Alan M. Dershowitz is the Felix Frankfurter Professor of Law, Emeritus, at Harvard Law School, and author of Taking the Stand: My Life in the Law and Electile Dysfunction: A Guide for the Unaroused Voter. This article was previously published by the Gatestone Institute.

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We Are Our Own Worst Enemy

By Yaffa Abadi: It is a scary and somewhat daunting phrase that captures the truth about many aspects of interpersonal relationships. When it comes to the Jewish people as a unit, this too rings true. Most of the time our own worst enemy is, in fact, ourselves.

As the century mark of the Balfour Declaration is coming along, I have become engrossed in researching the process that led to the Declaration and what we can learn from it up until today. To me, this seems like a prime example where the Jews of the diaspora came together as a unit to fight for the continued existence of the Jewish people. But, as my research expands, a certain name keeps coming up. A thorn in the rosebush of this Jewish unity.

His name was Edwin Montague and in my mind, he represents one the biggest problems facing world jewry to this very day. Montague was the single Jew working in the British Cabinet during World War One and his family was one of the most prominent and influential families in British and Jewish affairs. With such a seemingly large influence in the secular world, you would assume that obviously this was a huge positive for the Jews at the time. One foot in the door of British politics!

Think again.

Montague was one of the most staunch anti-Zionists around, making it his life’s work to resist Zionist endeavors. In his writings, he makes his views clear, claiming ‘Zionism has always seemed to me to be a mischievous political creed, untenable by any patriotic citizen of the United Kingdom.

His attitude towards the Zionist movement came to life when he used his influence to try put an end to one of the most important letters leading up to the establishment of Israel and what led me to Montague in the first place – the Balfour Declaration. He tried his very best to stop this meaningful Declaration from being accepted. However when he saw that this was not possible, he was sure to add phrases that blurred the lines and added a sense of ambiguity about the nature of the homeland that the Jewish people would eventually receive.

Montague is an example in history that parallels some of the biggest threats we have today. From the anti-Israel Neturei Karta ‘a group of Orthodox Jews which rejects Zionism and the establishment of the State of Israel. based off of their supposed religious ideals, to extreme left movements such as J Street who parade as Zionist organisations but whose actions, such as drawing parallels between Israel and Hamas and constantly condemning Israel’s protective efforts, proves it to be another Jewish movement that can act as a magnet to anti-Zionists.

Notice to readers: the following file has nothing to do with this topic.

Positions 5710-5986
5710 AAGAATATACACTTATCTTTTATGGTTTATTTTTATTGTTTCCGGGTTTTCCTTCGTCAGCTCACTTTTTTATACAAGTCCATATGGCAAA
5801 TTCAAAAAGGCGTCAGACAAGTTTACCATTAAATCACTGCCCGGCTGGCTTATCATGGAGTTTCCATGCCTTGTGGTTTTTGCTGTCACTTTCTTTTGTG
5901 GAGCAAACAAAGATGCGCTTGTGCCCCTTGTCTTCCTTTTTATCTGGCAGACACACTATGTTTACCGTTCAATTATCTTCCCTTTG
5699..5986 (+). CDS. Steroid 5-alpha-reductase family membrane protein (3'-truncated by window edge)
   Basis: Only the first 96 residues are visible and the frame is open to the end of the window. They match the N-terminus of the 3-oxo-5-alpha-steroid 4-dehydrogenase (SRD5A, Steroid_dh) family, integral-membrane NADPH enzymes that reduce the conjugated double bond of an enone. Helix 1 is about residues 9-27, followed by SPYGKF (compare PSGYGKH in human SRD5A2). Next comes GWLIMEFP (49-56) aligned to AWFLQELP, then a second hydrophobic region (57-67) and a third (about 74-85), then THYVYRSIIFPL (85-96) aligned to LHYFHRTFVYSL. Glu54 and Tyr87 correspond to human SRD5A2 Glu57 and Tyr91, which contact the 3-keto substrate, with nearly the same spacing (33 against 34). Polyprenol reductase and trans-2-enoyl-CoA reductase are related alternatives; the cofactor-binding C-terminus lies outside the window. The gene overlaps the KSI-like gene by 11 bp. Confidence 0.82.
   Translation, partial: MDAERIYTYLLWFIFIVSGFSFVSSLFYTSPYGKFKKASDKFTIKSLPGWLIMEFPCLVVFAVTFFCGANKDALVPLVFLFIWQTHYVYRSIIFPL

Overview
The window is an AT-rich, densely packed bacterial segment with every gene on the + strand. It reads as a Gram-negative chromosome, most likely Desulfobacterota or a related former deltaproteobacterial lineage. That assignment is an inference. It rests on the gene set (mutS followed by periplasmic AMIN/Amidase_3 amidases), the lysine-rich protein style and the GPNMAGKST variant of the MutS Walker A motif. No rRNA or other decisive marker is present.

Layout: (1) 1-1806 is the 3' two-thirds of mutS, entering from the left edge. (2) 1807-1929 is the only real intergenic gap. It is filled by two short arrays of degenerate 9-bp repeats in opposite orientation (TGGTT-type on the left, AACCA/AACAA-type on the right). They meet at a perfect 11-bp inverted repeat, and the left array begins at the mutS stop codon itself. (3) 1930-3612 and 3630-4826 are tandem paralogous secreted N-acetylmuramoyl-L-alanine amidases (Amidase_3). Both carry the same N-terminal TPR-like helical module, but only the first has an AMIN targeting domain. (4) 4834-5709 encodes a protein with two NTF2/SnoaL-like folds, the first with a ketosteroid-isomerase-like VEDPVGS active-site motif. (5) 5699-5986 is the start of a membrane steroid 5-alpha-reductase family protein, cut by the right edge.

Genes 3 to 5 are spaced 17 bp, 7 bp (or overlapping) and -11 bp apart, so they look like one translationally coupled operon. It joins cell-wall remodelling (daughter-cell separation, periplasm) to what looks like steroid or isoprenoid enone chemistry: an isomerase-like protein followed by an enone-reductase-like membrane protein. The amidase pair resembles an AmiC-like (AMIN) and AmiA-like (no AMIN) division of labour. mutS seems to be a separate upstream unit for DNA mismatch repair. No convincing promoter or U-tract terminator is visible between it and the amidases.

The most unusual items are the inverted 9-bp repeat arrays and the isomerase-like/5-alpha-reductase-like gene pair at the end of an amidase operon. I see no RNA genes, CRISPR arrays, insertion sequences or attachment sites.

While the size of movements such as these may not be large, any sort of threat coming from within our own people is something the Jewish Nation has suffered from the most throughout our history as a nation.

Going back to ancient times, we are reminded of the story of Kamsa and Bar Kamsa. A petty argument between these two Jewish men which led to the destruction of the second Beit Hamikdash (temple). This cruel destruction of our most Holy temple did not begin from an outer force, but rather from the hatred that was bred within the Jewish community.

It is strikingly clear that while, as Jews living in Israel, we face many threats from outer forces, one of our worst enemies is none other than ourselves. From the biblical times, seen throughout our history and highlighted with Montague’s involvement in the Balfour declaration, this threat of Jews against Israel is very real still today and must be countered by remaining loyal and united even in the face of our differences.

Let us learn from our mistakes, and take action to ensure the continuity of our people. Let us look forward to celebrating the century mark of the Balfour Declaration as a symbol where our unity as a Jewish nation overcame all.

People take part in the 51st annual Israel parade in Manhattan, New York May 31, 2015. REUTERS/Eduardo Munoz.

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Netanyahu denounces campaign to apologise for Balfour Declaration

Israel’s prime minister dismissed calls for Britain to say sorry for supporting the establishment of a Jewish state as ‘amazing’